THE UK GOVERNMENT is spending £1 billion pounds less on cutting domestic emissions than it is raising through carbon taxes, research published by the New Economics Foundation (NEF) finds.
The UK emissions trading scheme, which charges certain businesses for emitting greenhouse gases, is expected to raise £6.5 billion this year, but the government has only allocated £5.5 billion to cutting carbon emissions.
The UK emissions trading scheme charges businesses in highly polluting sectors per tonne of carbon they emit. Over the past two years the price of a tonne of carbon in the scheme has trebled from around £28 to around £85. As a result, the amount that the government expects to raise this year has more than quadrupled, from £1.2 billion in March 2021 to £6.1 billion in November 2022, according to the Office for Budget Responsibility (OBR). The analysis finds that the revenue will be even higher, at £6.5 billion, and will remain at over £ 5billion every year until 2030.
The analysis highlights that when emissions trading schemes bring in additional revenues, the UK’s European neighbours are much better at reinvesting these into climate action. Germany, Portugal, France and Greece are all using between 90 and 100 per cent of equivalent EU emissions trading scheme revenues to cut harmful carbon emissions. In contrast, the UK has only reinvested 20 per cent of its additional trading scheme revenues into climate action this year, with this forecast to rise to just 69 per cent by 2024/25. NEF research argues that there are many sources of money for climate action, including general taxation, government borrowing and the Bank of England. But the analysis shows that despite the government’s own Environment Act saying that taxes collected from polluters should be reinvested in compensating for environmental damage, the government is not taking full advantage of a vital resource.
At last month’s Cop27 climate summit, the international community agreed to create a ‘loss and damage” fund to provide financial assistance to poor nations stricken by climate disaster. The analysis highlights the need for the UK to identify new and additional finance to commit to this fund, including revenues from the emissions trading scheme. NEF analysis argues that this would recognise the disproportionate impact which the UK has had in fuelling the climate crisis, compared to poorer countries who are bearing the brunt of its impacts.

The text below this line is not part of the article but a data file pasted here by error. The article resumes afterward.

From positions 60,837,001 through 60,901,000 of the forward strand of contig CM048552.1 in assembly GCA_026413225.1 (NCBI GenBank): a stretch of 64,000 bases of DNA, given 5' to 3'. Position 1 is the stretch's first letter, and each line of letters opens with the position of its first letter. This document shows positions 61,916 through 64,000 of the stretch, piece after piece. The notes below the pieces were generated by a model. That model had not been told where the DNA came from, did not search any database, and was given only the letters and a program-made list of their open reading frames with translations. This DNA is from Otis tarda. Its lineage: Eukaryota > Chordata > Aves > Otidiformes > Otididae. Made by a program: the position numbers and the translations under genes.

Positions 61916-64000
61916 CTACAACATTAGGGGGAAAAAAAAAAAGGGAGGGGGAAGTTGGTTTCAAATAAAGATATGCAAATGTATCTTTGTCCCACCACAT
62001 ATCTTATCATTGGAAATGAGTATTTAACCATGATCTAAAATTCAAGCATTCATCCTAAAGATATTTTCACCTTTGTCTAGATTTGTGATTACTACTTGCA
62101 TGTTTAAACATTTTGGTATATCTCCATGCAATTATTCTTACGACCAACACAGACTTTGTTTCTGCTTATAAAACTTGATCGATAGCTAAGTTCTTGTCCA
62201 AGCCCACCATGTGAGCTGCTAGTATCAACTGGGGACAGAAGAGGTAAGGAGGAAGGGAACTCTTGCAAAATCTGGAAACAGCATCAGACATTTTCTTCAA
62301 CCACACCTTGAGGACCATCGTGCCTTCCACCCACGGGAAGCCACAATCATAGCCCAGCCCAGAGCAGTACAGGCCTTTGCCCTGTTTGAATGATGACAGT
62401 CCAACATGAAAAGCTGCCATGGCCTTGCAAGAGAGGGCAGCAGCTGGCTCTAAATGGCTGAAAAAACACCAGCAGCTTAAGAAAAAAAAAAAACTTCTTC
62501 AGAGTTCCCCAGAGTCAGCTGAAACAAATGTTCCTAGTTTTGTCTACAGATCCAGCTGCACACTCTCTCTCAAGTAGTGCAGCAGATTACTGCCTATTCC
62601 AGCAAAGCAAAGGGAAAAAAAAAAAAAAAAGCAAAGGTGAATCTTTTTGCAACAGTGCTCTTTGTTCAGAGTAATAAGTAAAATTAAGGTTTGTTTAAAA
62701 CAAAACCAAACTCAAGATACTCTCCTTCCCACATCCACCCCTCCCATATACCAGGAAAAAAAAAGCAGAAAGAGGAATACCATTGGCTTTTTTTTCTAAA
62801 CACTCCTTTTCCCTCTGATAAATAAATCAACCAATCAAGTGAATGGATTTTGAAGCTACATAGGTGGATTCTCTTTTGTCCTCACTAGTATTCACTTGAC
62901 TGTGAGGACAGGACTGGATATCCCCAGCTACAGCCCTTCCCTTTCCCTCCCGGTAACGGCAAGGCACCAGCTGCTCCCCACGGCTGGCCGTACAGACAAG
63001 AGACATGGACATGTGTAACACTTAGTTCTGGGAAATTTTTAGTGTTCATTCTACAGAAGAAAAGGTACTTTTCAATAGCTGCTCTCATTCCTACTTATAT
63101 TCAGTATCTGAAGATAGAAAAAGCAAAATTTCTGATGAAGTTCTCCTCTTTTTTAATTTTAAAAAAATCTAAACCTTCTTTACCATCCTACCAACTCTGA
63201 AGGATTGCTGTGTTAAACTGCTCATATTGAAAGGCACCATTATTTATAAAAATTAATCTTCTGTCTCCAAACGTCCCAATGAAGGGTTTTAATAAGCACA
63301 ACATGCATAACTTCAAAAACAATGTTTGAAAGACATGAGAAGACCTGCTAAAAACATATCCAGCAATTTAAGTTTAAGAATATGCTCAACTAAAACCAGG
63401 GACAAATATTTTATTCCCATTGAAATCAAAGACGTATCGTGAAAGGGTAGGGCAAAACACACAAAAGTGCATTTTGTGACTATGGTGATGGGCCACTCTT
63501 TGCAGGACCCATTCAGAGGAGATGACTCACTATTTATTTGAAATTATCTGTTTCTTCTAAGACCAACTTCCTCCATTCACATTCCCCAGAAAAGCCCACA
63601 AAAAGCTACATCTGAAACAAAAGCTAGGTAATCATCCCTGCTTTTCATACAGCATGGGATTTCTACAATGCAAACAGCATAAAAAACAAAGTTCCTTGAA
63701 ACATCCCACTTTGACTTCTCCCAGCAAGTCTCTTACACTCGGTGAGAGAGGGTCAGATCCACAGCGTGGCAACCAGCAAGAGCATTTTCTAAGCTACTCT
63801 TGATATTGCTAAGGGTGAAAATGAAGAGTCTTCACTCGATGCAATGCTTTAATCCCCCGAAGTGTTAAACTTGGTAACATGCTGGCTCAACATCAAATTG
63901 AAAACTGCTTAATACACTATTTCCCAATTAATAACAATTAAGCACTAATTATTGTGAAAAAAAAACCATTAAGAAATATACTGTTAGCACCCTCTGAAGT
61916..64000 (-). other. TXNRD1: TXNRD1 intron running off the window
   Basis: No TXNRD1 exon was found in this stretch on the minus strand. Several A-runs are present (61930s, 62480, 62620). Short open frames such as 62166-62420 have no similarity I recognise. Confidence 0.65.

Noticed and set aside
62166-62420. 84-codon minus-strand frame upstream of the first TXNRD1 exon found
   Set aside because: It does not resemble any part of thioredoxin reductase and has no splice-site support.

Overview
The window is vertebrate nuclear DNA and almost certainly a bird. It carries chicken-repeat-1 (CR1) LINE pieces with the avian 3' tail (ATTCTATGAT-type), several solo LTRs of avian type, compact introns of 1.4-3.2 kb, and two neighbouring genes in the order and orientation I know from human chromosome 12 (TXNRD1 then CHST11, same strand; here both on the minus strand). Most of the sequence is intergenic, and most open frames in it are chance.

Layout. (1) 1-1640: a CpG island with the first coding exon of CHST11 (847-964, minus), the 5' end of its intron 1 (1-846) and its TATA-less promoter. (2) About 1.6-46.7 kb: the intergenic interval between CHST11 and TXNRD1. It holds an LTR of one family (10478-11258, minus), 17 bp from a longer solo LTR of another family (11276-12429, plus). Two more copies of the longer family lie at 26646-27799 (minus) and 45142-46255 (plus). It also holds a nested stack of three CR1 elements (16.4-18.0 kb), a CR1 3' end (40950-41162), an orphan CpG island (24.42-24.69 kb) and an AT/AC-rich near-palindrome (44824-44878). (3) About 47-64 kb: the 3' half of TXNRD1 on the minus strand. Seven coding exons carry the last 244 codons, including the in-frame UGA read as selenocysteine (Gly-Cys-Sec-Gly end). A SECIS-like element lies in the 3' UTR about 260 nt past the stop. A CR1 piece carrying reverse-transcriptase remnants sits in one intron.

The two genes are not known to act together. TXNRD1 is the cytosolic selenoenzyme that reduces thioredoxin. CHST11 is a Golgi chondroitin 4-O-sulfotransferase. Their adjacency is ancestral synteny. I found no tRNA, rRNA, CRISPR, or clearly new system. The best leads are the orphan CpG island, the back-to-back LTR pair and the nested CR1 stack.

NEF recommend that the government use revenues raised from the emissions trading scheme to:
- Invest an additional £8.75 billion during this parliament to upgrade the nation’s draughty homes so the cost of keeping warm is reduced, plus an extra £3.6 billion to kick-start an emergency basic insulation programme this winter.
- Set up a new stream of ‘loss and damage’ finance to support low income countries to recover and rebuild in the aftermath of climate-induced disasters such as droughts and floods and heatwaves.
Dr Alex Chapman, senior researcher at the New Economics Foundation, said: “We’re set to raise over £20 billion over the next four years from our most polluting businesses but we’re not putting it to good use. This government has the opportunity to reinvest this money to cut our dangerous carbon emissions and repair some of the damage caused by the climate crisis. If we put this towards insulating and upgrading the UK’s draughty homes, we could keep families warm and save the government money. And when countries like Pakistan, who have contributed the least to the climate crisis, are struck by flooding or other extreme weather, we should make sure they get the money they need.”
Danny Sriskandarajah, Oxfam GB Chief Executive said: “While the climate crisis is affecting everyone around the world it is people living in poverty who are bearing the brunt. It is a gross injustice that the largest polluters are reaping huge profits while those who have done the least to cause it are left footing the bill. The polluter should – and could – be paying for this climate damage.
“The revenues from the UK emissions trading scheme must be harnessed to support people in the UK reduce their energy bills and emissions and also to help low-income countries recover from the devastating impacts of an escalating climate crisis which is already destroying countless lives, homes and jobs. Following the historic outcome at Cop27 in establishing a loss and damage fund, the emissions trading scheme is an important revenue source that can help people tackle the climate crisis at home and abroad.”
* Read Making Polluters Pay: How the Emissions Trading Scheme should be harnessed to benefit people and climate here.
* Source: New Economics Foundation